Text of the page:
Opsoclonus-myoclonus syndrome

What causes opsoclonus-myoclonus syndrome?

Opsoclonus-myoclonus syndrome is often associated with the presence of a tumor (such as neuroblastoma) and referred to as a paraneoplastic syndrome. In other cases, it is associated with a viral infection (such as influenza, Epstein-Barr, hepatitis C, HIV,or Coxsackie B) or a bacterial infection (such as as streptococcal, Lyme disease, or mycoplasma). In some cases, the cause is unknown.

Last updated on 05-01-20

How is opsoclonus-myoclonus syndrome diagnosed?

A diagnosis of OMS is mostly based on the presence of the characteristic signs and symptoms. In some cases, laboratory tests for certain antibodies and/or for abnormal white blood cells may also be done.

The diagnosis is based on the presence of any 3 out of the 4 following criteria:

  1. Rare type of cancer that affects the nerve tissue (neuroblastoma)
  2. Uncontrolled eye movement (opsoclonus)
  3. A movement disorder with sudden muscle contractions (myoclonus) and/or lack of coordination (ataxia)
  4. Behavioral and/or sleep disturbance

In adults with OMS, a blood exam may show Hu anti-neuronal nuclear antibodies (anti-Hu) but not in children. The most efficient methods for detecting a neuroblastoma (which is present in many affected people) are MRI with contrast and helical (or spiral) CT scanning.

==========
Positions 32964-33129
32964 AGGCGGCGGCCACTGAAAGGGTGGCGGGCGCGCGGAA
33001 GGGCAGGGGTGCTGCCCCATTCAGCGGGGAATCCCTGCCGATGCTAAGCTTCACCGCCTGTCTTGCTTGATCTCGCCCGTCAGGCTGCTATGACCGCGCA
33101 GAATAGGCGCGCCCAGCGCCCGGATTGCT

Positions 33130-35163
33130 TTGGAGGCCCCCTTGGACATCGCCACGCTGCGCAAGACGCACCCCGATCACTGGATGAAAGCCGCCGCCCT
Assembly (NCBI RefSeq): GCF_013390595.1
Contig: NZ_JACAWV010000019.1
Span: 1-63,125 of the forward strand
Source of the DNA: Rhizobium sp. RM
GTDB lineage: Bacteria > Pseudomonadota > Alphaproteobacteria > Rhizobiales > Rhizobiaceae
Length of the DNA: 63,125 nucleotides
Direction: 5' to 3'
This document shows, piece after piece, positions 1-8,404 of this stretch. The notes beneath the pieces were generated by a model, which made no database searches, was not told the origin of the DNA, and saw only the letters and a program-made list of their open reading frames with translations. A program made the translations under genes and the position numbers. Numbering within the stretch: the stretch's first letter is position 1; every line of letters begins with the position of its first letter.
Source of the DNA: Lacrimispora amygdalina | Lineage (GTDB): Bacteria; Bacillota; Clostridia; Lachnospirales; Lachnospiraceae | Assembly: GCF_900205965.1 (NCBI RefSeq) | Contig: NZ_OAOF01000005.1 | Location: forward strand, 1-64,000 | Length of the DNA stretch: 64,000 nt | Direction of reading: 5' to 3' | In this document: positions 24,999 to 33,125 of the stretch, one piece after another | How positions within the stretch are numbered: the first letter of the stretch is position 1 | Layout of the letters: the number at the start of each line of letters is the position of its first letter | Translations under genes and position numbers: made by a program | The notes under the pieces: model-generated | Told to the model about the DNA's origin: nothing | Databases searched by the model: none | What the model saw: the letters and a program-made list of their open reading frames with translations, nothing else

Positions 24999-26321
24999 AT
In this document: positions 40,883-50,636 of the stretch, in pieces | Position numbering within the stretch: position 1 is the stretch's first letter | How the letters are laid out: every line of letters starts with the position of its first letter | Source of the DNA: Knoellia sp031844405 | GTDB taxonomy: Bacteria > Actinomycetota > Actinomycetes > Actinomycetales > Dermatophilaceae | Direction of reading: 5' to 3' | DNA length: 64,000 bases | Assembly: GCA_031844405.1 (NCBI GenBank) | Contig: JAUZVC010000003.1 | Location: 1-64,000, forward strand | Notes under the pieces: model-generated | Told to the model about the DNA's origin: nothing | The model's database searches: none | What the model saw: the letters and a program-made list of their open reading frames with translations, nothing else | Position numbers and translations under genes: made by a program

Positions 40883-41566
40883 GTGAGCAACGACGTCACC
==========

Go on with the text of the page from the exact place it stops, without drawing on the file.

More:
Last updated on 05-01-20

Is opsoclonus-myoclonus syndrome inherited?

Opsoclonus-myoclonus syndrome does not appear to be inherited. The disorder is sporadic and occurs in people with no family history of the condition.

Last updated on 05-01-20

What is opsoclonus-myoclonus syndrome?

Opsoclonus-myoclonus syndrome (OMS) is a rare disorder that affects the nervous system. Symptoms include rapid, multi-directional eye movements (opsoclonus), quick, involuntary muscle jerks (myoclonus), uncoordinated movement (ataxia), irritability, and sleep disturbance. The onset of OMS is usually abrupt and often severe. The disease may become chronic. OMS typically occurs in association with tumors (neuroblastomas), or following a viral or bacterial infection. Treatment may include corticosteroids or ACTH (adrenocorticotropic hormone). When there is a tumor present, treatment may include chemotherapy, surgery, and/or radiation. In some cases, when the underlying cause of OMS is treated, symptoms improve.